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Bless This Mess | The Nation

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Maria Semple’s novel Where’d You Go, Bernadette is a product that soothes as it softens. The collage-like form gives an impression of cleverness with minimal strain, its faux-documentary excerpts labeled so carefully that readers need never puzzle to fit them together, its author scarcely troubling to disguise her hand while sliding from one narrator to the next. The book’s satirical passages and intermittent parodies are similarly challenge-free, characterizing their targets as having too much money and pretension or too little, too ostentatious a set of beliefs or none at all—which is to say, lying safely outside the thick part of the bell curve where a popular novelist finds her audience. As for the theme of a woman’s creative urges being dammed up by years of marriage and child-rearing, until the pressure threatens to crack her insides and flood everyone around her, a few madcap, picaresque adventures and snap reconciliations effect both the heroine’s liberation and a return to familial order. It’s certainly not a worthless novel. I live with two people who enjoyed it. But if we still have museums a hundred years from now, and books, a curator might tuck a copy of Where’d You Go, Bernadette into the vitrine labeled “The Literature of Reassurance, 2000–2020.”

Richard Linklater, by contrast with Semple, is an experimentalist to the core, despite having just made an appropriately fresh-scented, easy-to-apply film version of Bernadette. Even when taking on a commercial project, Linklater has usually sneaked a twist into his filmmaking, as when he put together an actual kids’ band for School of Rock, which made the picture into a quasi-documentary. His best movies—including the Before trilogy and the incomparable Boyhood—were shot as forays into unknown time. At the far edge of his work—A Scanner Darkly—he’s been the only filmmaker (Ridley Scott included) to risk a faithful approximation of Philip K. Dick’s writing, overlaying the real and the imagined in a single set of images, until the audience is almost cross-eyed with the strain of comprehension.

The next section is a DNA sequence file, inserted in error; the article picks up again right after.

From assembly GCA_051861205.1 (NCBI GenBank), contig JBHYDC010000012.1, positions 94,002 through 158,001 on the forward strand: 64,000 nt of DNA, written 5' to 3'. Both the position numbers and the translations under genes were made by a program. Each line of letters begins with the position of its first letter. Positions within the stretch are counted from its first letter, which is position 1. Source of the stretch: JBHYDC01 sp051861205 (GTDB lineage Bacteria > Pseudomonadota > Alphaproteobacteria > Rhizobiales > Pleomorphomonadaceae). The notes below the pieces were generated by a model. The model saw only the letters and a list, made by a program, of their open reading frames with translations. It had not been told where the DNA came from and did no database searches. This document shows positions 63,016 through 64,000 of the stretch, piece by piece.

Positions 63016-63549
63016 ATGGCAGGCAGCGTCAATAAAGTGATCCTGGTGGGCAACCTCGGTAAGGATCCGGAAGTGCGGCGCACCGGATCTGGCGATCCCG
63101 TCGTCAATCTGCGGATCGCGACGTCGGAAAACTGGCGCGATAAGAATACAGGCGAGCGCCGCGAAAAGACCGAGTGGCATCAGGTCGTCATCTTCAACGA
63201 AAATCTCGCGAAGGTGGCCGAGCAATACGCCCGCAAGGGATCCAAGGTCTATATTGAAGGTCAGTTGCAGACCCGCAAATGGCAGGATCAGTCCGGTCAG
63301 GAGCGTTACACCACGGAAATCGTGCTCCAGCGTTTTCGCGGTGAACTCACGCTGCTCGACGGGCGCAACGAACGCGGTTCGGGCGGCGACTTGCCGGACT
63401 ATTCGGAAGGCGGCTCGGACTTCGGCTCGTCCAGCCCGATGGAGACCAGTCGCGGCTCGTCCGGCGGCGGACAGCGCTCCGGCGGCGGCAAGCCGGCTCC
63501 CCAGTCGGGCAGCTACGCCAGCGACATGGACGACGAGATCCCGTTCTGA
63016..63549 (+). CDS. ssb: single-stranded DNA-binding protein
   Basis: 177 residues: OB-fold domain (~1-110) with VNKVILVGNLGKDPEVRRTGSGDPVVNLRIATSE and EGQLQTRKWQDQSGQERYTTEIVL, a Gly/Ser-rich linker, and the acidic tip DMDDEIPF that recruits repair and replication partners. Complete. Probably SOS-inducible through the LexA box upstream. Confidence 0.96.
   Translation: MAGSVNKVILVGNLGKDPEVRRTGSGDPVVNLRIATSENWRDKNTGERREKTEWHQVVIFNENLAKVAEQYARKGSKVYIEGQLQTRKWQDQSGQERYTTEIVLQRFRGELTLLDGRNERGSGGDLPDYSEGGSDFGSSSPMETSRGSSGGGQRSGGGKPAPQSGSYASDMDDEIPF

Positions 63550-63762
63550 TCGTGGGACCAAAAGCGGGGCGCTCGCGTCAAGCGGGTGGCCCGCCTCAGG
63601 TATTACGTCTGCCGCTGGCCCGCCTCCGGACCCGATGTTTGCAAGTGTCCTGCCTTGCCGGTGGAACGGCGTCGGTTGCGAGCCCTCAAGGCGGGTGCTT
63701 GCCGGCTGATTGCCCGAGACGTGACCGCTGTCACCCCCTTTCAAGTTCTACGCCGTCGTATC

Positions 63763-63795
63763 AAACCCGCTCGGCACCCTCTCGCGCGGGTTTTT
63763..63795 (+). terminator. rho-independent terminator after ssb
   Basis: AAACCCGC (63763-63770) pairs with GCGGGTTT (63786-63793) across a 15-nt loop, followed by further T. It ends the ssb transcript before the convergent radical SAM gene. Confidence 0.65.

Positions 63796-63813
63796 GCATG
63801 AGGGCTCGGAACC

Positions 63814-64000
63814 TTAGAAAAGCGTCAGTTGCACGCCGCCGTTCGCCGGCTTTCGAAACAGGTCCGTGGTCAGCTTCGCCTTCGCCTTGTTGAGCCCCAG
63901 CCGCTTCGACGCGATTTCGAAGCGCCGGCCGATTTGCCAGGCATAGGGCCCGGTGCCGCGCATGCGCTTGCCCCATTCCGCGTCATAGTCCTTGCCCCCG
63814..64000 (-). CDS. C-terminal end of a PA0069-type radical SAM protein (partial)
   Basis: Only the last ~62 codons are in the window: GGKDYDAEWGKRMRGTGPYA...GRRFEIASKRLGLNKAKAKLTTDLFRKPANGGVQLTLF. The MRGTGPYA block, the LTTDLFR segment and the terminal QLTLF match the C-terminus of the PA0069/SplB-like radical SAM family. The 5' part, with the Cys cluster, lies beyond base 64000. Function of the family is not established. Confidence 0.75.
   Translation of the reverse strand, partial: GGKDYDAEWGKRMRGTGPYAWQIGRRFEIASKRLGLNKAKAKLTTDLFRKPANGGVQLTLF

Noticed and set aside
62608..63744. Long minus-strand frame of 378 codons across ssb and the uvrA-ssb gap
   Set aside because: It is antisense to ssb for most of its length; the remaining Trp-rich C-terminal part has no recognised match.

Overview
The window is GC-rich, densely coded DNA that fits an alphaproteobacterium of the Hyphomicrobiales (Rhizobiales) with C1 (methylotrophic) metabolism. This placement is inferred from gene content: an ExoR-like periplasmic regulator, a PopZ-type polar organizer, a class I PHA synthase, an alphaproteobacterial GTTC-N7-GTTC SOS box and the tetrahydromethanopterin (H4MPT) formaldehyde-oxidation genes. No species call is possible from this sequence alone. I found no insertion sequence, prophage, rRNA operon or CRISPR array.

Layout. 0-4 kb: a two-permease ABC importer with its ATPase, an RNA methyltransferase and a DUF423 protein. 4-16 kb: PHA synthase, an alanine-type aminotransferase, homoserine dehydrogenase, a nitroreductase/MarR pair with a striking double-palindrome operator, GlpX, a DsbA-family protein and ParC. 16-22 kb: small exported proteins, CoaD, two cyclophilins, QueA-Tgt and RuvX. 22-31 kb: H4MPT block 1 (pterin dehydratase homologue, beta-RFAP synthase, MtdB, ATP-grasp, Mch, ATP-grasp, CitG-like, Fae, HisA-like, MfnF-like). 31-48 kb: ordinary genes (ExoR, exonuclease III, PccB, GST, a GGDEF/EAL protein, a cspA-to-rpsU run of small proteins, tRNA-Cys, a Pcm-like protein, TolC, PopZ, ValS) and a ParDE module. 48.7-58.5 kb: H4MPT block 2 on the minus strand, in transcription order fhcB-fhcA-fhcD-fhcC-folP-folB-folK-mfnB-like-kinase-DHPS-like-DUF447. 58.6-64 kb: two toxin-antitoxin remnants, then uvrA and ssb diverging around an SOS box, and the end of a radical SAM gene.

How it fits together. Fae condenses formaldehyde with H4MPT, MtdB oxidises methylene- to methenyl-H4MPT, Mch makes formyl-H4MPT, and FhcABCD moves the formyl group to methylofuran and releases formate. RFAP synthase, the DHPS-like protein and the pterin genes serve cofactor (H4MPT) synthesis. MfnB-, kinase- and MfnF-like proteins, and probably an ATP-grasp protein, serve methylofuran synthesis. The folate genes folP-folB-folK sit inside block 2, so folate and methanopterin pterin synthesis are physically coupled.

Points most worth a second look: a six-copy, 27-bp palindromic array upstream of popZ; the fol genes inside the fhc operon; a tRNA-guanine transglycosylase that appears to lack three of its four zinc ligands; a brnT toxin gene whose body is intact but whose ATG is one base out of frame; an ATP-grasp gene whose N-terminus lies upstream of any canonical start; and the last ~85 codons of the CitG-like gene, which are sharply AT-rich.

With Bernadette, though, he’s played it straight. If you like the novel, Linklater will give you what you’ve paid for, minus some incidental plot complications that would only have been in your way. If you haven’t read the novel, he will treat you to the story of a forceful, eccentric, tortured woman in her middle years who at last pulls a Houdini on the straitjacket of her life—a rather stained and moldy straitjacket at that—which you know from the start must come off. You’ll laugh. You’ll be reassured. You’ll even shed a happy tear. Thank God Cate Blanchett did the movie with him.

Linklater has previously worked with some excellent actresses, but none with Blanchett’s magical ability to pull bouquets of line readings out of her ears, her elbows, the thin air. As Bernadette Fox, an anxiety-ridden, reclusive, but infinitely sharp-witted architect who hasn’t designed anything for 20 years, Blanchett does full justice to the character’s suffering—manifested in her wary sidelong glances, moments of panicked stiffness, and blurts of sarcasm—while reveling in the innate energy that makes this woman such a strangely volatile depressive. Blanchett rambunctiously gargles her closed vowels to show Bernadette’s an American, throws her arms and voice high in the air to race through a recitation of complaints to an old friend, drops into a rasping yet purring contralto when she wants to send out a zinger, and never deigns to consult anyone’s sense of rhythm but her own. She’s reluctant to go on a cruise to Antarctica with her teenage daughter and husband, she says, because it would “require me to be surrounded by… ” then lets the pause tease you until she’s ready to come out with a clinching, tickling “peo-ple.” The character’s unease is palpable, but so is the fun Blanchett’s having.





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